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FluidAI, co-founded by graduate Youssef Helwa (MASc ’17), is one of several University of Waterloo startups making significant contributions to health-tech in Canada.HILARY GAULD

Canada is home to 38 million people and growing. More people means more health care is needed. And yet, we face an exceedingly strained health-care system. Now, more than ever, Canada and the world need health-care innovation.

That’s where researchers at the University of Waterloo are making big strides. “Waterloo is advancing significant research and commercialization endeavours at the interface between technology and health,” says Charmaine Dean, Waterloo’s vice-president of Research and International. “New technologies with the potential to reshape aspects of medicine and its delivery are under development by researchers across the university, including the potential to revolutionize valuable health data.”

In particular, Waterloo’s new Transformative Health Technologies initiative, in collaboration with industry and community partners, will deliver health-care solutions to today’s and tomorrow’s challenges, and is poised to lead a health transformation and drive Canada’s next wave of economic growth.

Innovative health-tech

Waterloo’s solutions include a next-generation diabetes monitor that uses gas sensors to analyze breath to check blood sugar levels. This would replace the needle pricks that most diabetics must perform multiple times a day. Similarly, a tiny painless wearable patch is in the works for people with type 1 diabetes with the vision that eventually such all-in-one patches would continuously monitor glucose and ketone levels, and deliver insulin based on those readings.

" New technologies with the potential to reshape aspects of medicine and its delivery are under development by researchers across the university.

Charmaine Dean Vice-President of Research and International, University of Waterloo

Researchers have also developed a new form of magnetic resonance imaging (MRI) that makes cancerous tissue light up and, therefore, easier to see in medical images to help with cancer detection, tracking of progression and screening. Further developments will take MRI technology to the molecular level to help better identify and understand diseases.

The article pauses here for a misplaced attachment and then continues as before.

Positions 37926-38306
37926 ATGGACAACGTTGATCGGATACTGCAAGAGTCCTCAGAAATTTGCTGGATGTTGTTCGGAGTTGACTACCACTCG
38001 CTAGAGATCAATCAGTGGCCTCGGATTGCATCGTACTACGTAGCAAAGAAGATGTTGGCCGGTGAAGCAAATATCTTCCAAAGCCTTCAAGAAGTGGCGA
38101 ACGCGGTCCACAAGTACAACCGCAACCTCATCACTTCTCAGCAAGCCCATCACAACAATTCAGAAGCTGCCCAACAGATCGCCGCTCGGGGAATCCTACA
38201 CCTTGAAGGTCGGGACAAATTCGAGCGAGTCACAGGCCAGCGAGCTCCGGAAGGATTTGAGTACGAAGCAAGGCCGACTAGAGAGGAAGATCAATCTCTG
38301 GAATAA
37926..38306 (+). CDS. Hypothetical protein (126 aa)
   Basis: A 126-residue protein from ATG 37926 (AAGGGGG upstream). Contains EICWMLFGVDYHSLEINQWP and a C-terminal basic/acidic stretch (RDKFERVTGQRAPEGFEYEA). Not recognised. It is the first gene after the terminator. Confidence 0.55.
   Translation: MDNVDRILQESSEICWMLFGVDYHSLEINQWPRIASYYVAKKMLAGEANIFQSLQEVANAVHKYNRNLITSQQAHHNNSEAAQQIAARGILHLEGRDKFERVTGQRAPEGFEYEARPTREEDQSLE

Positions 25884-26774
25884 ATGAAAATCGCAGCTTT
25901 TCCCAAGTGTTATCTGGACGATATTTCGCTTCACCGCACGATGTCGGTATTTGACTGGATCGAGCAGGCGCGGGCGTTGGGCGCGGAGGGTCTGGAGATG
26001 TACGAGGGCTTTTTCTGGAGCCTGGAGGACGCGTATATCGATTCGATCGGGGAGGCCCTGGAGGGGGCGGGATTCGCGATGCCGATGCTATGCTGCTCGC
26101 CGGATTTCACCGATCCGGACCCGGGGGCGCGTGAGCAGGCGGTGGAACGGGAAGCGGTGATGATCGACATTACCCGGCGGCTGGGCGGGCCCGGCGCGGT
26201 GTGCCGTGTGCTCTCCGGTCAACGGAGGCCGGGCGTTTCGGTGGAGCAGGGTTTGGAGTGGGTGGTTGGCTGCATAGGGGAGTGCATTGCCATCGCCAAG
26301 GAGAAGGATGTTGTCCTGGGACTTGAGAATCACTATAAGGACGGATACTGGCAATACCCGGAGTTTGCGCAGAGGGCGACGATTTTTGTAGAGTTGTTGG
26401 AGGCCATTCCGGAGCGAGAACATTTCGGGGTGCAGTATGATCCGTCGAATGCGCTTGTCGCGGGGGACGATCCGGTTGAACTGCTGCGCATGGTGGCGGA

Commercializing such innovations is critical so Canadians and citizens around the world can actually benefit from them. Waterloo startup FluidAI, for instance, has recently received Health Canada approval for its smart monitoring system that alerts health-care providers to possible complications following abdominal surgery. Identifying leaks, bleeds or potential infections early can greatly affect outcomes as these complications are typically clinically silent, presenting no symptoms until the issue becomes life threatening.

Going beyond tech

Waterloo’s strength in interdisciplinary research means innovation goes beyond the application of technology and extends to the study of the social determinants of health, including healthy aging, tobacco control and diminishing substance use. Additionally, by enhancing the understanding of societal responses to technical and policy interventions, researchers can help stem viral spreads to mitigate their impact on the most vulnerable communities.

“Canada is facing a health-care provision crisis with escalating costs, shortage of health-care professionals, and increasing needs from a diverse and aging population,” says Dr. Dean. “Waterloo researchers and entrepreneurs are leading health innovation in Canada through technological advances and health data applications to create an equitable landscape of access to care and enhancing overall care for patients.”

From smart health-monitoring devices and high-resolution imaging technology to enhanced social understanding around health issues, the University of Waterloo’s innovative work helps to make a positive difference in the quality of people’s lives.

To learn more, visit uwaterloo.ca.


Advertising feature produced by Randall Anthony Communications. The Globe’s editorial department was not involved.

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